Top 6 Ways To Improve Your Customer Experience Strategy

Customer expectations have increased exponentially in the last few years, and customers are in control now more than ever. If you want to be a leader in your industry rather than being left behind, consider the following emerging strategies that have proven to deliver. They’ll help you build long-lasting relationships with your customers, and in turn, increase sales.

  1. Offer products across multiple shopping channels
    Provide customers with the option of browsing and purchasing products in-store, on-line via your website or on mobile devices and tablets. And just as you focus on visual merchandising in retail stores, make sure that you design and merchandise your online store in a way that keeps the customer interested. Ensure all the key features are there on your website so that customers can easily find the products they desire. Add effective search/advanced search capabilities – the larger your product catalog, the more important site search is to your ecommerce success. Provide options such as shopping by brand or by price. Include customer reviews and ratings.
    Incorporate features such as ‘one-step checkout’, and ‘abandoned shopping cart’ emails. One step checkout simplifies the purchasing process for customers as all the required information for order placement is conveniently located on one page. An abandoned cart is where someone comes onto your website, browses around, adds products to their shopping cart and then leaves the site before completing checkout. The website CMS will then automatically email people that have abandoned the cart asking them if they need help or find out if there was a reason why they didn’t complete the purchase (the benefits are two-pronged – assisting the customer as well as improving your website if a problem does exist).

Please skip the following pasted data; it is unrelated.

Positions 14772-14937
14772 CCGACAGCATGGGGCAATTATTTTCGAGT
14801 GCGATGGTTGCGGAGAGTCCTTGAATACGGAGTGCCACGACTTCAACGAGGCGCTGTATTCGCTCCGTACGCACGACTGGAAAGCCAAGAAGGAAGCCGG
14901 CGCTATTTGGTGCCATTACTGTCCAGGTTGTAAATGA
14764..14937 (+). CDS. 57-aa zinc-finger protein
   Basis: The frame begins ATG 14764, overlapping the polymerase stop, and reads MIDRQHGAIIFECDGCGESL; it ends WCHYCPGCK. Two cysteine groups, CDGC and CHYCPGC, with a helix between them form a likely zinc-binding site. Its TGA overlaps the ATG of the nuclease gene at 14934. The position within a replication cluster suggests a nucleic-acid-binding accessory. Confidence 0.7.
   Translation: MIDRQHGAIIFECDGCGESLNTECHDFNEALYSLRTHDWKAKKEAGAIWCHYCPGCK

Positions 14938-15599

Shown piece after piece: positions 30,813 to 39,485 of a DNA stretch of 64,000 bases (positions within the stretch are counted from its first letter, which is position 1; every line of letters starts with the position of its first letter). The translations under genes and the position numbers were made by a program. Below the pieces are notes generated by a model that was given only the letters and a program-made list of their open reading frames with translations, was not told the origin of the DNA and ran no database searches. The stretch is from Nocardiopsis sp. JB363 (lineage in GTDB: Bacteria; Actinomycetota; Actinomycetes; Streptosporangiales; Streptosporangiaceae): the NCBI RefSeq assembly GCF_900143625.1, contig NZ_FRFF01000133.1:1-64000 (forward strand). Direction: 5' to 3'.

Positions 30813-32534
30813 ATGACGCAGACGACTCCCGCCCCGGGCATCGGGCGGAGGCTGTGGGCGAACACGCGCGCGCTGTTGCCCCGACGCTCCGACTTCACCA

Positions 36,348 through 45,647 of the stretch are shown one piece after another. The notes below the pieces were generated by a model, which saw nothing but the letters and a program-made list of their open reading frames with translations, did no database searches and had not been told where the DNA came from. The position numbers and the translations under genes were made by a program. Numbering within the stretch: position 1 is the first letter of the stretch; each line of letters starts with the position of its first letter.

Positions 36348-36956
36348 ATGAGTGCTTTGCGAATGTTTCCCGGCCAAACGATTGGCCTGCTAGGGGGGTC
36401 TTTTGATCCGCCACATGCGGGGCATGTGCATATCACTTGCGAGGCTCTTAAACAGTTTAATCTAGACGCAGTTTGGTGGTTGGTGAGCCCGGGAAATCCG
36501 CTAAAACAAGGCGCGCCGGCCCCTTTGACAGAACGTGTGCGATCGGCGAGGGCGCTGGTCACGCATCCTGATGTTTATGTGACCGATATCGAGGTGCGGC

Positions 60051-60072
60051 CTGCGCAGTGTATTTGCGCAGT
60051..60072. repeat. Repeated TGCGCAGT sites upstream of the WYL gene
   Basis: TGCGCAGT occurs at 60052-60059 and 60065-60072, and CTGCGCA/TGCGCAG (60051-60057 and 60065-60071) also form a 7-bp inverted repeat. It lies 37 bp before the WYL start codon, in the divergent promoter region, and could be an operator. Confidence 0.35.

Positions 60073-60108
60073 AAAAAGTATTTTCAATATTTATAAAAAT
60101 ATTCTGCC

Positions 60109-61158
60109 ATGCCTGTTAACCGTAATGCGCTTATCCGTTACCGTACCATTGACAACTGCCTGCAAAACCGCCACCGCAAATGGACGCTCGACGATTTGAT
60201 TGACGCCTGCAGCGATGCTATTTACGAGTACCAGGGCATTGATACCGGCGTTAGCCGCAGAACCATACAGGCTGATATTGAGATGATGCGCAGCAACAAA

2. Know what your customers want, build loyalty and reward them
    Don’t bombard customers with irrelevant offers – it’s a sure way to lose their trust in your products and your company. If you’re capturing the right customer information such as location, previous purchases, preferred price points, and have the flexibility to create basic and even the most complex segments, then you can easily create highly effective and powerful campaigns – the aim is to anticipate customers’ needs, and target customers with the right deal at the right time.
  3. If you really know and understand your customers, they’re more likely to welcome your email offers, resulting in increased conversion rates. But it doesn’t end there. Reward customers with tailored loyalty programs – provide a 10% discount for VIP customers, or ‘earn 500 points in a quarter to receive a $25 Gift Voucher’. For a unified shopping experience make sure the loyalty program spans every shopping channel – online, in-store, mobile.
  4. Manage your stock and set expectations on product availability
    How well are you managing your inventory across all locations? Are you able to keep up with customer demand by having the right products on hand as soon as your customers need them? Comprehensive inventory management software will notify you when you are running low on stock, and create suggested purchase orders based on reorder points, previous selling history, or other replenishment methods.